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Limnologist: Job Description, Duties, Outlook and Salary

Limnologists require significant formal education. Learn about the degree programs, job duties, and requirements to see if this is the right career for you.

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Limnologists are scientists who study the regional waterways and freshwater ecosystems, conducting chemical analysis and taking plant and water samples to understand ecological impact. Limnologists are expected to have at least a master's degree, but many positions in the field will require a doctorate. The employment opportunities can vary, including options such as teaching in an academic institution, researching within a private sector or working with the environmental government agencies.

Essential Information

A limnologist observes and reports on freshwater inland ecosystems, such as streams, rivers, ponds, lakes, and marshland. Government agencies, universities, and research companies are examples of employers who seek out limnologists to monitor the health of regional water environments. Aspiring limnologists generally will need at least a master's degree, although many positions require a doctorate.

Required Education Master's or doctoral degree in a relevant natural science
Projected Job Growth (2014-2024)* 3.7% for all biological scientists;
6.9% for hydrologists
Median Salary (2015)* $59,680 for zoologists and wildlife biologists;
$79,550 for hydrologists

Source: * U.S. Bureau of Labor Statistics (BLS)

Job Description for a Limnologist

Limnologists assess the impact of human activity, weather, and other factors on the current and future health of regional waterways. They conduct tests such as water sampling, chemical analysis, and biological monitoring to determine if pollution from manufacturing, farming, or recreational activities have negatively impacted the health of an area. Limnologists may work closely with colleagues from other life sciences and earth sciences fields, including geologists, meteorologists, and zoologists.

Limnologist Job Duties

Limnologists collect samples of water, plant, insect, and animal life for testing and observation. This may include inspecting animal habitats surrounding a waterway and capturing fish or other wildlife. They conduct laboratory tests for pollution and other factors that negatively affect water chemistry, keep records on environmental changes, and maintain a catalog of the biological organisms found in their assigned region.

Limnologists employed by academic institutions may teach courses on such environmental topics as ecosystems analysis, conservation of aquatic resources, and water science. They may also conduct research projects on environmental issues, write grants in support of their research, conduct laboratory experiments, and do field work.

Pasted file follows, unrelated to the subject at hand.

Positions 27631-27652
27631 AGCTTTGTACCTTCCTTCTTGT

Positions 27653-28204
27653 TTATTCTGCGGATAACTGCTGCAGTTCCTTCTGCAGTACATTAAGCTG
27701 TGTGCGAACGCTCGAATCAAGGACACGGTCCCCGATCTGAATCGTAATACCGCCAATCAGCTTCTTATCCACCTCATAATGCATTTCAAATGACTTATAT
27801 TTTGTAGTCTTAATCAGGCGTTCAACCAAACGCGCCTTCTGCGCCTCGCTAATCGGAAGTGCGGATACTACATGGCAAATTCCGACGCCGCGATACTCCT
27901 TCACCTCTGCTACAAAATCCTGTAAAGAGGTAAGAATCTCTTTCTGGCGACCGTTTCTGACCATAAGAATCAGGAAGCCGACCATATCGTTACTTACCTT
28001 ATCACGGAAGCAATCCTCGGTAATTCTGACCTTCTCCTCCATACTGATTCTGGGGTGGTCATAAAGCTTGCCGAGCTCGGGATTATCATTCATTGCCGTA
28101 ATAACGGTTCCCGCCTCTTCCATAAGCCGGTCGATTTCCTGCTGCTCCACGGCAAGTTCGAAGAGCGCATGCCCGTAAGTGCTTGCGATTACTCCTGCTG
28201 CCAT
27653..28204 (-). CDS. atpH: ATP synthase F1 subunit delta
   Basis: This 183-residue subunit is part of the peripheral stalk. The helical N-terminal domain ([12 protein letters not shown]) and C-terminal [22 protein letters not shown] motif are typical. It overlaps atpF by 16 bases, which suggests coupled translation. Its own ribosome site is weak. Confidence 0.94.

Limnologist Job Outlook and Salary

While no job outlook figures exist specifically for limnologists, the U.S. Bureau of Labor Statistics (BLS) reported employment for hydrologists was predicted to increase 6.9% from 2014-2024, while employment of biological scientists was expected to grow at a slower-than-average rate of 3.7% throughout the decade (www.bls.gov). This may be partly due to the rapid growth of biotechnology as a field, environmental impact awareness, and modern research methods.

Limnologists with advanced doctoral degrees may have to compete for the limited academic and research grants available through universities. Research positions in the private sector and through government agencies may be more available, but competition may arise if more biological scientists seek out those opportunities due to the lack of academic jobs, according to BLS projections for biological scientists.

Salary data is not available specifically for limnologists, but BLS comparisons of similar biological science occupations in May 2015 showed a median annual wage of $79,550 for hydrologists and $59,680 for zoologists and wildlife biologists. In academia, college biological science professors earned a median annual salary of $75,320 during that same period.

Limnologists are environmental scientists who study inland water systems and the ecological environments around them. They'll need either a master's degree or doctorate. Whether working as a wildlife biologist or hydrologist, the job market is growing slowly, but those who find positions could, in 2015, earn a median wage as high as $79,550.

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